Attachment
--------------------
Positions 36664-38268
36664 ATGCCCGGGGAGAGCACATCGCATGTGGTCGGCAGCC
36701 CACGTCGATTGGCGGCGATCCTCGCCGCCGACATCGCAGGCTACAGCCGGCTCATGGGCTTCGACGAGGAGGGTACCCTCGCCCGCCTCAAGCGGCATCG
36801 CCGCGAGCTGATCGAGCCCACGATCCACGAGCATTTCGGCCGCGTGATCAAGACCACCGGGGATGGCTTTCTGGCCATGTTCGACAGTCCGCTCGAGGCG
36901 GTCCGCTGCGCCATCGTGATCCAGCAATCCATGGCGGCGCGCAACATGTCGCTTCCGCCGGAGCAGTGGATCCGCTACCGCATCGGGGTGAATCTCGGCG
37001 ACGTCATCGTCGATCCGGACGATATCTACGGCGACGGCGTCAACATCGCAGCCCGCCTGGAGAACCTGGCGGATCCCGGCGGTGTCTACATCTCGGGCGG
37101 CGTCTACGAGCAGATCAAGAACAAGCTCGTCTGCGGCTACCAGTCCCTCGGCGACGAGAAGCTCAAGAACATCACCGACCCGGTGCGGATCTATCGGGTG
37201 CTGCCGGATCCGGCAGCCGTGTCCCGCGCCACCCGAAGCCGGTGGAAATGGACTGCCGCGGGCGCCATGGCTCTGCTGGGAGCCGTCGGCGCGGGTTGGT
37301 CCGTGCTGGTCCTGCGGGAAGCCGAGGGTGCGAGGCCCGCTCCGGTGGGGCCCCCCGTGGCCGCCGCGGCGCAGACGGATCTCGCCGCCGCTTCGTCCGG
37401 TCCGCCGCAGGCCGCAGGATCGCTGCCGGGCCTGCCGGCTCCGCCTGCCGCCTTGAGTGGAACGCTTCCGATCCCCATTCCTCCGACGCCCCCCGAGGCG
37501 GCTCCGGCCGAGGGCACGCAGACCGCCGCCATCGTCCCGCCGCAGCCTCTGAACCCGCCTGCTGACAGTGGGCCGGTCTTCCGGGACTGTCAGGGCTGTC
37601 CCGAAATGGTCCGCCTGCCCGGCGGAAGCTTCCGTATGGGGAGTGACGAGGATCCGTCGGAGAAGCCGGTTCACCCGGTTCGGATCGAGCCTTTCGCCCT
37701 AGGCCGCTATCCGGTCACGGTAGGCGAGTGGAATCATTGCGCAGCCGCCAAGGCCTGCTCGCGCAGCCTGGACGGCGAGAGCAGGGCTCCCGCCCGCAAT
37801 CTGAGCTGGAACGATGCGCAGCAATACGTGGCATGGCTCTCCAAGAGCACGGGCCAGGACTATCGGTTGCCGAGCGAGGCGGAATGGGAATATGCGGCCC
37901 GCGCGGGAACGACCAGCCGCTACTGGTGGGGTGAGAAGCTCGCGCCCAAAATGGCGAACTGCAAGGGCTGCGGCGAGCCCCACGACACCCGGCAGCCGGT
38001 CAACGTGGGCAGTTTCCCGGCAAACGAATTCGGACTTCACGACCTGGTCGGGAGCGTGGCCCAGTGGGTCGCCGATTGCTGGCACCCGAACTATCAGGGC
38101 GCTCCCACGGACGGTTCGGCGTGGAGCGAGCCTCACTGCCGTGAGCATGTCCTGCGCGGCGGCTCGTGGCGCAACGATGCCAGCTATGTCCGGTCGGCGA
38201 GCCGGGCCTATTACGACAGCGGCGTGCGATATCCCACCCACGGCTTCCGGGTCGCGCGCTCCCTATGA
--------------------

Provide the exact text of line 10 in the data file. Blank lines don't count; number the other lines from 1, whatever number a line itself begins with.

37401 TCCGCCGCAGGCCGCAGGATCGCTGCCGGGCCTGCCGGCTCCGCCTGCCGCCTTGAGTGGAACGCTTCCGATCCCCATTCCTCCGACGCCCCCCGAGGCG